denotes P1 < ξ1 > ∧ . . . ∧Pk < ξk >. Further, Pi is the name of an ni ary relation, while ξi are ni terms τi1 , . . . , τini which may be constant, or contain some, or all of the variable symbols x1 , . . . , xn , but do not V contain any other variable symbols. Similarly for 1≤j≤l Qj < χj >. Note 3.2.1 In the context of formal languages in Mathematical Logic, the concept of sentence is fundamental. And as also seen above in 11 and 12, which define the simple sentences of the simple language LS , the caharcteristic feature of sentences is that they do not contain variable symbols which are not in the range of a quantifier. Let us give some examples which may clarify this issue. A formula in a formal language which contains a variable symbol not in the range of a quantifier, such as for instance x in x + x2 = 2 makes a statement about the possible values of that variable symbol, in this case that x ∈ {−2, 1}, and as such, that is, as a formula, it is not supposed to be either true, or false. On the ohter hand, a sentence, which by definition is a formula without variable symbols not in the range of a quantifier, may fail to make a statement about the values of any of the variable symbols which it may contain. However, it can make a statement about the theory to which that sentence may belong. In particular, such a sentence may be true or false in the respective theory, or alternatively, it may be independent of that theory. The latter case means that the respective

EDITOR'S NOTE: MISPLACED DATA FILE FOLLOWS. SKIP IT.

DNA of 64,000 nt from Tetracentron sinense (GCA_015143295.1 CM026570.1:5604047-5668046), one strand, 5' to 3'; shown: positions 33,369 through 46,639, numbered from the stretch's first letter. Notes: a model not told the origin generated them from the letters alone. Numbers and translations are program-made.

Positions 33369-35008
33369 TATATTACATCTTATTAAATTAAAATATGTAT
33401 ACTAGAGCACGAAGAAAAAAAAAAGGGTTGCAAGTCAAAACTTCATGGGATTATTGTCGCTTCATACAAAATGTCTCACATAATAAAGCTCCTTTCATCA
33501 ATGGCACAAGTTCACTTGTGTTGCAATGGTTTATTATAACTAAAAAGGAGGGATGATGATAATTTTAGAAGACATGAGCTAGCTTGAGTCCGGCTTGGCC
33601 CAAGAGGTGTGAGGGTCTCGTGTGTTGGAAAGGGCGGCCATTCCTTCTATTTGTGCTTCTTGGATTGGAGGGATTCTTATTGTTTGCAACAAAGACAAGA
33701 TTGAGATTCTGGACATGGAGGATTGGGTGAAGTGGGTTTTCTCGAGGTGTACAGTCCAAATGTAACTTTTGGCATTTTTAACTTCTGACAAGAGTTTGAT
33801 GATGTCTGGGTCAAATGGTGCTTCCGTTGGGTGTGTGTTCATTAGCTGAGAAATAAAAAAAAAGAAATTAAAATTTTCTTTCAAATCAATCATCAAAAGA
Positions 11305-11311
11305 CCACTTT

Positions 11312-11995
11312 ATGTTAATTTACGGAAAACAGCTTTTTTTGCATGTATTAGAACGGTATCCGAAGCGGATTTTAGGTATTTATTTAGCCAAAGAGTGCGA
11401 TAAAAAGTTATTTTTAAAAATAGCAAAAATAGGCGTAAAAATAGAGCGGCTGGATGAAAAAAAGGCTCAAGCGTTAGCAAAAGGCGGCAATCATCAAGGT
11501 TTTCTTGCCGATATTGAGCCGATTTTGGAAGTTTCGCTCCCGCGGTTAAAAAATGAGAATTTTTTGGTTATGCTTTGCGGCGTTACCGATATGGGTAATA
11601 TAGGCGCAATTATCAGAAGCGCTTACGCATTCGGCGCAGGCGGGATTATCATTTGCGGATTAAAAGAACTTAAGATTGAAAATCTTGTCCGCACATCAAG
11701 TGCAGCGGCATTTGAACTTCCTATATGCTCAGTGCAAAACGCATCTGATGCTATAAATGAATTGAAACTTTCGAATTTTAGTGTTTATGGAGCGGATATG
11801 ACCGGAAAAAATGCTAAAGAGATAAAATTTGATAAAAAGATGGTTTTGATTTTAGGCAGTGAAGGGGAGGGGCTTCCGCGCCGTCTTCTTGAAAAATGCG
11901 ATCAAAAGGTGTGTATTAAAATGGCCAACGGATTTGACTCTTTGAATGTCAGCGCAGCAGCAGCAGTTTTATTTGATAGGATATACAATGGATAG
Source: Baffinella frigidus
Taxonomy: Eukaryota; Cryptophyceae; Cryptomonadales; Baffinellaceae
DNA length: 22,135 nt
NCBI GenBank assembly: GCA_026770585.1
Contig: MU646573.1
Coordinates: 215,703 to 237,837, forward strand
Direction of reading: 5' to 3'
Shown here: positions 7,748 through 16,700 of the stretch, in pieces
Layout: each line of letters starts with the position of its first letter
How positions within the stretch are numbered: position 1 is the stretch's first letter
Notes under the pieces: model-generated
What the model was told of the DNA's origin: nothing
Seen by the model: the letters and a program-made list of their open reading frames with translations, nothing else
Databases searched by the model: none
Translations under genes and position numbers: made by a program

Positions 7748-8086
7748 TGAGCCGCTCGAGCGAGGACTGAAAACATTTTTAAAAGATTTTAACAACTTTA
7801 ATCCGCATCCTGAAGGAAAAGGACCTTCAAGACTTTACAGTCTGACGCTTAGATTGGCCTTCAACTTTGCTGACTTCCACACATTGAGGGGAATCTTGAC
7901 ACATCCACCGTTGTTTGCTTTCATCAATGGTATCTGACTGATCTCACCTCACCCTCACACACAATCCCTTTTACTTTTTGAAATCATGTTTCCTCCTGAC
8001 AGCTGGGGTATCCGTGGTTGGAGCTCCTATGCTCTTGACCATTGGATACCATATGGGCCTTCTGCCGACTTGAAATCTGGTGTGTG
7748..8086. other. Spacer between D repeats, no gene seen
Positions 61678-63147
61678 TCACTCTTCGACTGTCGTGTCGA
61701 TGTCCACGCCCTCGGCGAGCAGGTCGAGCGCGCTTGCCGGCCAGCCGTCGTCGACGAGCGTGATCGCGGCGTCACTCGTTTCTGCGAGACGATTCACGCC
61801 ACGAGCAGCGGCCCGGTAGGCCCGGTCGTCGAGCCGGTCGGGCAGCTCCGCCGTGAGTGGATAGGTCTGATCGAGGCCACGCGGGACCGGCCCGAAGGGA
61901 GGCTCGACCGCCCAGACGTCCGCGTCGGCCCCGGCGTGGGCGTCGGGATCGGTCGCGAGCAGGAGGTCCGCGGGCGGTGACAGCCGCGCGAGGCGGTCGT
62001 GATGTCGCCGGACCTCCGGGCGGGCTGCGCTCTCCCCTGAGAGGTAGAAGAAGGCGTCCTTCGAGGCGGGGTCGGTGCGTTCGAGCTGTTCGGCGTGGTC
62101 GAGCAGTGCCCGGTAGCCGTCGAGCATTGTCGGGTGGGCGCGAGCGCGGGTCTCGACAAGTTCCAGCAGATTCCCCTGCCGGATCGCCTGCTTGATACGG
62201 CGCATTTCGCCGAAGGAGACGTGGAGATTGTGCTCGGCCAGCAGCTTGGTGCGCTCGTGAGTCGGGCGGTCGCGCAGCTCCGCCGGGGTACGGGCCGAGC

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sentence, as much as its negation, cannot be proved within the means of that theory alone. For instance, the sentence (∀ x) [ x2 + 1 > 0 ] is true in R, but false in C, and in either case, it does not say anything about the particular values the variable symbol x may take, except that it can range over all of R, respectively, C. 2
As far as examples are concerned, there will be plenty of them given, once we start applying systematically the method of transfer. Until then, we shall pursue the theoretical presentation. In this regard, next we deal with the issue of interpretation.